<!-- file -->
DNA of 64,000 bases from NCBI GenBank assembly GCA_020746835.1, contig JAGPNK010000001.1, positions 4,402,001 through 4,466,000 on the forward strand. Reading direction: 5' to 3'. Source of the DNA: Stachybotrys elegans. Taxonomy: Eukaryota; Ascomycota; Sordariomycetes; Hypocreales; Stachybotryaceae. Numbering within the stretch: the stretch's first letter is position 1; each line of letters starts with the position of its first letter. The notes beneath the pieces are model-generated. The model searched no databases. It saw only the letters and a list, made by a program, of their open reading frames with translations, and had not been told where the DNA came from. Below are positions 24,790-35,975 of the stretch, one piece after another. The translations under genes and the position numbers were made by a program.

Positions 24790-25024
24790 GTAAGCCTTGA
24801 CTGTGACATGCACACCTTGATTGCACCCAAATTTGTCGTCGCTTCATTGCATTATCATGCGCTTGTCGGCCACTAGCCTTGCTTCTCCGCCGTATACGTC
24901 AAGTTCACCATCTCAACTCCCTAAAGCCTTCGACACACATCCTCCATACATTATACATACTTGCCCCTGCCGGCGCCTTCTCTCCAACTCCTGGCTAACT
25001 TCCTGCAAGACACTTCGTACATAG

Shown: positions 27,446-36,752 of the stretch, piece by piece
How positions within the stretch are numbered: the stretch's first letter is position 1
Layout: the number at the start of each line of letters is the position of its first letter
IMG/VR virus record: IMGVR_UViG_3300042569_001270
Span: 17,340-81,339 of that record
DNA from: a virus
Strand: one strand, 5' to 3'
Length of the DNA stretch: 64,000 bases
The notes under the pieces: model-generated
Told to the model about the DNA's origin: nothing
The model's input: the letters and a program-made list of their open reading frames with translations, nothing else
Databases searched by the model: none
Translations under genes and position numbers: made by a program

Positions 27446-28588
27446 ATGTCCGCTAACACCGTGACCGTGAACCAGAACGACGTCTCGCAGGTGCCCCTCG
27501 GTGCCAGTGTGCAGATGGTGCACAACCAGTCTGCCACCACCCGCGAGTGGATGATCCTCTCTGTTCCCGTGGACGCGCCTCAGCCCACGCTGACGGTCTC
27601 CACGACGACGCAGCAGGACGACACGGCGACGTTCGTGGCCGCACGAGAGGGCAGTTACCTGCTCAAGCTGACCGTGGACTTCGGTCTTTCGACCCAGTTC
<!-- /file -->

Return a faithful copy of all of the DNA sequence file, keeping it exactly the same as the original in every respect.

DNA of 64,000 bases from NCBI GenBank assembly GCA_020746835.1, contig JAGPNK010000001.1, positions 4,402,001 through 4,466,000 on the forward strand. Reading direction: 5' to 3'. Source of the DNA: Stachybotrys elegans. Taxonomy: Eukaryota; Ascomycota; Sordariomycetes; Hypocreales; Stachybotryaceae. Numbering within the stretch: the stretch's first letter is position 1; each line of letters starts with the position of its first letter. The notes beneath the pieces are model-generated. The model searched no databases. It saw only the letters and a list, made by a program, of their open reading frames with translations, and had not been told where the DNA came from. Below are positions 24,790-35,975 of the stretch, one piece after another. The translations under genes and the position numbers were made by a program.

Positions 24790-25024
24790 GTAAGCCTTGA
24801 CTGTGACATGCACACCTTGATTGCACCCAAATTTGTCGTCGCTTCATTGCATTATCATGCGCTTGTCGGCCACTAGCCTTGCTTCTCCGCCGTATACGTC
24901 AAGTTCACCATCTCAACTCCCTAAAGCCTTCGACACACATCCTCCATACATTATACATACTTGCCCCTGCCGGCGCCTTCTCTCCAACTCCTGGCTAACT
25001 TCCTGCAAGACACTTCGTACATAG

Shown: positions 27,446-36,752 of the stretch, piece by piece
How positions within the stretch are numbered: the stretch's first letter is position 1
Layout: the number at the start of each line of letters is the position of its first letter
IMG/VR virus record: IMGVR_UViG_3300042569_001270
Span: 17,340-81,339 of that record
DNA from: a virus
Strand: one strand, 5' to 3'
Length of the DNA stretch: 64,000 bases
The notes under the pieces: model-generated
Told to the model about the DNA's origin: nothing
The model's input: the letters and a program-made list of their open reading frames with translations, nothing else
Databases searched by the model: none
Translations under genes and position numbers: made by a program

Positions 27446-28588
27446 ATGTCCGCTAACACCGTGACCGTGAACCAGAACGACGTCTCGCAGGTGCCCCTCG
27501 GTGCCAGTGTGCAGATGGTGCACAACCAGTCTGCCACCACCCGCGAGTGGATGATCCTCTCTGTTCCCGTGGACGCGCCTCAGCCCACGCTGACGGTCTC
27601 CACGACGACGCAGCAGGACGACACGGCGACGTTCGTGGCCGCACGAGAGGGCAGTTACCTGCTCAAGCTGACCGTGGACTTCGGTCTTTCGACCCAGTTC